Just like all of the current "old-fashioned" pointy-clicky games, Normality Inc. will be a full talkie with all of the characters played by various voice actors. As we go to press there are no plans for anyone famous to be used, but this is yet to be confirmed. On top of this, a band from Sheffield will be recording music specifically for the bits of the game that take place in a night club and this will also be used as a backing track for other parts of the action. Apparently they're a bunch of lads that one of the programmer knows, but with a name like Crackers and Asthma" they are likely to get at least "15 mins of fame."

FMV-tastic

Every time you perform a particularly significant task, you are rewarded with a brief FMV sequence (of which there are allegedly over 100), which shows the hero of the game performing said task. Big deal. What makes these particularly special though, is that not only have they been rendered up in the usual manner using a 3D Studio/Silicon Graphics sort of thing, but the animation has been motion captured. Making use of what is soon to become Gremlin's infamous motion-capture facility, the main character of the game moves in an incredibly realistic manner. The scenes where you see him rooting around the back of a sofa or jumping out of a window are of a considerably higher quality than the normal, boring rendered cut-scenes that we see in most CD-based games these days.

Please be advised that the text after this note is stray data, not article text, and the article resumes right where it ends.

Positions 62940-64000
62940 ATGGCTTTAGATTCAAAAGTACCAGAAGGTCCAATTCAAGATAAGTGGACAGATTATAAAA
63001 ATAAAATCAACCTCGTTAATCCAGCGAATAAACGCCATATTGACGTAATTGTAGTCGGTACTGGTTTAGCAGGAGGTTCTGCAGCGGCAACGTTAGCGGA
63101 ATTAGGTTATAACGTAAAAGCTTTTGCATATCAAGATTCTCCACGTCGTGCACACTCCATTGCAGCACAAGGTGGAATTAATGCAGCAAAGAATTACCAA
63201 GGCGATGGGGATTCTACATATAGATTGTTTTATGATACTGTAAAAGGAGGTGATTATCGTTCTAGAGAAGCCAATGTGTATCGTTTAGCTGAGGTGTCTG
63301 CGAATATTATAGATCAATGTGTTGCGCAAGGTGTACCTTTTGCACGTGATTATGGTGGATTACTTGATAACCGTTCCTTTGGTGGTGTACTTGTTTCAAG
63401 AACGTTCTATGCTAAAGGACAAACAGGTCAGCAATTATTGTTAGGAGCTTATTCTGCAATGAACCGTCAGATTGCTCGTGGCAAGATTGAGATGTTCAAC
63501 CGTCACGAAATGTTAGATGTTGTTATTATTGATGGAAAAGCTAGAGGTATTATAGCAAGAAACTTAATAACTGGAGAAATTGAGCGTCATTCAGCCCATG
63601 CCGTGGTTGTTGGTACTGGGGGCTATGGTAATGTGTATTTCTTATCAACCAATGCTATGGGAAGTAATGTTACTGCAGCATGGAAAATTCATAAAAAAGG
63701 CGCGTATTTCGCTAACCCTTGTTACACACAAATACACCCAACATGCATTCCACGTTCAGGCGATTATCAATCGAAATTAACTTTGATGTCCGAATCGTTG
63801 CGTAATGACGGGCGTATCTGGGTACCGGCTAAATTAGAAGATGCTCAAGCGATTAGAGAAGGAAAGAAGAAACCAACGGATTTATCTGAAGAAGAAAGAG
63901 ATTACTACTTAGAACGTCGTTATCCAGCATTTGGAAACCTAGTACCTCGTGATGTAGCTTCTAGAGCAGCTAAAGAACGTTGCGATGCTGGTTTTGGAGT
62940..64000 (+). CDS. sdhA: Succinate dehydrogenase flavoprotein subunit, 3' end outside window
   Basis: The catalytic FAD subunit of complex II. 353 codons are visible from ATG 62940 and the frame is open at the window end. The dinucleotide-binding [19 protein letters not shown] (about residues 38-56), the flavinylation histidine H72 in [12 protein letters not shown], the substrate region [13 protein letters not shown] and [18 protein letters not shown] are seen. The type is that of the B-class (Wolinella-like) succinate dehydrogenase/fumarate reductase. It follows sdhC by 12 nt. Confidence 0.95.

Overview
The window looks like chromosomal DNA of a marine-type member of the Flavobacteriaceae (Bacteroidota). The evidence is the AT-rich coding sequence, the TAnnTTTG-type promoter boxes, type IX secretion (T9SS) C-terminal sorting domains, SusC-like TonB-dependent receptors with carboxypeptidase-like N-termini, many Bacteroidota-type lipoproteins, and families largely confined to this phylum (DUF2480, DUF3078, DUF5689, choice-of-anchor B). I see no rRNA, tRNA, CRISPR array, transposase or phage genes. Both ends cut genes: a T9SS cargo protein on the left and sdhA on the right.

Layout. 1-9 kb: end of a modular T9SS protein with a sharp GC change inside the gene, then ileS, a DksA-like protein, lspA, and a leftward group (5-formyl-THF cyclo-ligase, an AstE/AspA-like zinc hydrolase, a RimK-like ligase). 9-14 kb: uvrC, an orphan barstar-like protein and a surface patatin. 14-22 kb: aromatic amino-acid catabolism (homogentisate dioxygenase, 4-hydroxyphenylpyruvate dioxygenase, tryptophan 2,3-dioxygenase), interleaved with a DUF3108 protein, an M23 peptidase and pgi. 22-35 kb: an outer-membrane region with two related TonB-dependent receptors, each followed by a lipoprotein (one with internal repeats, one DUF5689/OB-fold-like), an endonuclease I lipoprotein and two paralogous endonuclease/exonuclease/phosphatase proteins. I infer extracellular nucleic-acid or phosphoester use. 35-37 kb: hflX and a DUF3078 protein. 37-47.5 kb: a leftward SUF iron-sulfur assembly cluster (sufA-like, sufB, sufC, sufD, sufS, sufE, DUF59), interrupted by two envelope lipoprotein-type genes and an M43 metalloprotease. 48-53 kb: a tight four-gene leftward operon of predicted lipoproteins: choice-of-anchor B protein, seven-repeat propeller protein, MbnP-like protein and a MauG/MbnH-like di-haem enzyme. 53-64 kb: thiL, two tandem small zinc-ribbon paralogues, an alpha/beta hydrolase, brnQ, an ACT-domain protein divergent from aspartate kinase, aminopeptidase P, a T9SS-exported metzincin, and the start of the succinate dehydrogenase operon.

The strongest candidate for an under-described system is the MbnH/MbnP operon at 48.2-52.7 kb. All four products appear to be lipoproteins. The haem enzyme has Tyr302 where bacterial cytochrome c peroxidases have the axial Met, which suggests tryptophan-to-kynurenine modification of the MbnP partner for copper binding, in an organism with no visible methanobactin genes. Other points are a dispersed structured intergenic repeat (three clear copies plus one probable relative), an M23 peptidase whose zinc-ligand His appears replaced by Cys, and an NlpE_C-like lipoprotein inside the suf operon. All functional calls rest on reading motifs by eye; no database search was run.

Flash graphics mode

Just to be a bit different, and to ensure that the graphics in Normality Inc. look as good as possible, they are actually presented in a custom graphics mode. Although initially developed to run in both 320x200 and 640x480 modes, the developers decided that the game didn't run smoothly enough on lower spec systems in top resolution. So as a compromise the game now runs in 320x400, which not only looks incredibly crisp, but it also means that the game can run at a very impressive frame rate.

Those of you with a eye for this sort of thing may have noticed a similar graphics mode employed in SSI's Ravenloft series of RPG's.

System Requirements

PC compatible, SystemP-100

Systems: Win9xWindows 9x, Windows 2000 WinXPWindows XP, Vista, Win 7, Win 8, Win 10.

Game features:Normality supports single modeSingle game mode

Normality Screenshots and Media

Windows Screenshots